Why Merck’s Leverage is Important to Investors


Jun. 24 2015, Updated 8:06 a.m. ET

Merck’s leverage

American pharmaceutical giant Merck & Co. (MRK) operates worldwide, using equity and debt for its working capital requirements. It also uses equity and debt for its investments.

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Net debt to EBIDTA

Net debt to EBITDA (or earnings before interest, tax, depreciation, and amortization) measures leverage, calculated as a company’s interest-bearing liabilities minus cash or cash equivalents, divided by its EBITDA. If a company has more cash than debt, the ratio can be negative.

The above chart shows a comparison of net debt-to-EBITDA for Merck & Co., as well as companies such as Pfizer (PFE), Bristol-Myers Squibb (BMY), Eli Lilly (LLY), and Novartis (NVS). Merck’s net debt-to-EBIDTA is 0.46x, which represents the company’s ability to handle its debt burden. Bristol-Myers Squibb’s cash and marketable securities are higher than its total debt, which leads to a negative net debt-to-EBITDA.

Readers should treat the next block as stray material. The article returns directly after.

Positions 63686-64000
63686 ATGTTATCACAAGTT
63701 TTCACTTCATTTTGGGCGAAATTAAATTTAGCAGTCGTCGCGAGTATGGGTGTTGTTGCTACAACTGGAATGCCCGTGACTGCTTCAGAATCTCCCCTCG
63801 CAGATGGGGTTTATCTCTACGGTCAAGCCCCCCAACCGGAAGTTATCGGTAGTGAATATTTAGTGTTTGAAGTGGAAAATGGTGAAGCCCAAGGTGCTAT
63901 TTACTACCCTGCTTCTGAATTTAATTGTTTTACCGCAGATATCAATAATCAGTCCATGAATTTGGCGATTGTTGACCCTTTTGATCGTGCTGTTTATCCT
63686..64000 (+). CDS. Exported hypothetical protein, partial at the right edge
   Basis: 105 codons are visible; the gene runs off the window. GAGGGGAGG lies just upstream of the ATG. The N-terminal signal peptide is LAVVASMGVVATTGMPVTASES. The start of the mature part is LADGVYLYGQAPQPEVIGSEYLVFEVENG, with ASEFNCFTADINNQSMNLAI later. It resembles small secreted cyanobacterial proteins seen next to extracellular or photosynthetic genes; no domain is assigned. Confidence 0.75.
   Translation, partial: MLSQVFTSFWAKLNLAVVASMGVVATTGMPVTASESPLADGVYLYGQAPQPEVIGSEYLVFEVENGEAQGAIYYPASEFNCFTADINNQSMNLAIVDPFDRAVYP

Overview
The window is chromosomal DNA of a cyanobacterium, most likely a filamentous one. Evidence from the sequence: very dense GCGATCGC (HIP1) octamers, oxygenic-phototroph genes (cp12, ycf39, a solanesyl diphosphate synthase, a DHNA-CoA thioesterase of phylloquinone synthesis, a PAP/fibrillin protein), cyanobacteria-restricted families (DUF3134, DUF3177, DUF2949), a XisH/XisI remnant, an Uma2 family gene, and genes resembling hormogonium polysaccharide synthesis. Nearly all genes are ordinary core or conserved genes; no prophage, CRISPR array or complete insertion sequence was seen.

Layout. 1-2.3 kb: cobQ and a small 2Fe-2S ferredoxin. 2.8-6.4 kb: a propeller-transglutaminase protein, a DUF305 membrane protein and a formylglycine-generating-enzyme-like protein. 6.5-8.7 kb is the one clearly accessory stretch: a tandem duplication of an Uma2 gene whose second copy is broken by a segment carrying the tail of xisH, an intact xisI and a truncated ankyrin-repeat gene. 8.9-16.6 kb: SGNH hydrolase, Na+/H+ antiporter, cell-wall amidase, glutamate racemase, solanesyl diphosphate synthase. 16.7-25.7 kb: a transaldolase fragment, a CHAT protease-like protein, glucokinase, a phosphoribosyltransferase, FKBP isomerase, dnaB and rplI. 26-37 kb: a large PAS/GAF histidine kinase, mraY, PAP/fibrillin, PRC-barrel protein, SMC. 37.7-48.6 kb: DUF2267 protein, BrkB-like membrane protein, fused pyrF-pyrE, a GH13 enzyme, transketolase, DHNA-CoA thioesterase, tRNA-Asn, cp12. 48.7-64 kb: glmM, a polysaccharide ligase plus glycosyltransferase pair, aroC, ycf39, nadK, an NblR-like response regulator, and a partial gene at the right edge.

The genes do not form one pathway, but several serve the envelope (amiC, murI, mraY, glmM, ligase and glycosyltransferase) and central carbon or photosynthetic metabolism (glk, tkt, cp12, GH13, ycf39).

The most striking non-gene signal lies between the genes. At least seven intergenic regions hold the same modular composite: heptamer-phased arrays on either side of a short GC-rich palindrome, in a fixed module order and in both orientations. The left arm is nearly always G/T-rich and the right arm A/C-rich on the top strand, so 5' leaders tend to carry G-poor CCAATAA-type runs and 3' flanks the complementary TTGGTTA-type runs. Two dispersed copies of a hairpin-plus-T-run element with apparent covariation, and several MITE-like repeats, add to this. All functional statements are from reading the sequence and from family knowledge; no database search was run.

Total debt to equity

Total debt to equity is a measure of financial leverage, calculated as a company’s total debt liabilities, divided by its shareholders’ equity. Merck’s total debt-to-equity ratio is 43.87%. Among its peers, Eli Lilly’s debt-to-equity ratio is 52.35%, Bristol-Myers Squibb’s ratio is 52.27%, Pfizer’s debt-to-equity ratio is 51.22%, and Novartis’ debt-to-equity ratio is 28.77%. A lower total debt-to-equity ratio may enable Merck to obtain funds on competitive terms.

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Credit ratings and leverage

The leverage ratios determine the company’s ability to repay its debt, and they also directly affect the company’s credit rating. A company with a higher net debt-to-EBITDA ratio suggests that the company may not be able to service its debt in an appropriate manner, thereby lowering its credit rating and vice versa.

Merck and Co.’s long-term credit rating assigned by Standard & Poor’s is AA with a stable outlook. Its Moody’s Investors Services rating is A1 with a stable outlook. These ratings determine a company’s access to the capital markets and also offer flexibility in obtaining funds on competitive terms.

Details of debt

Merck and Co.’s loans payable as of December 31, 2014, include $1 billion of notes due in 2015, $1.5 billion of commercial paper, $55 million in short-term foreign borrowing, and $143 million of long-dated notes subject to repayment at the option of the holder. As of December 31, 2014, Merck’s total long-term debt is $18.7 billion.

MRK forms about 6.4% of the total assets held by the SPDR Health Care Select Sector SPDR ETF (XLV).


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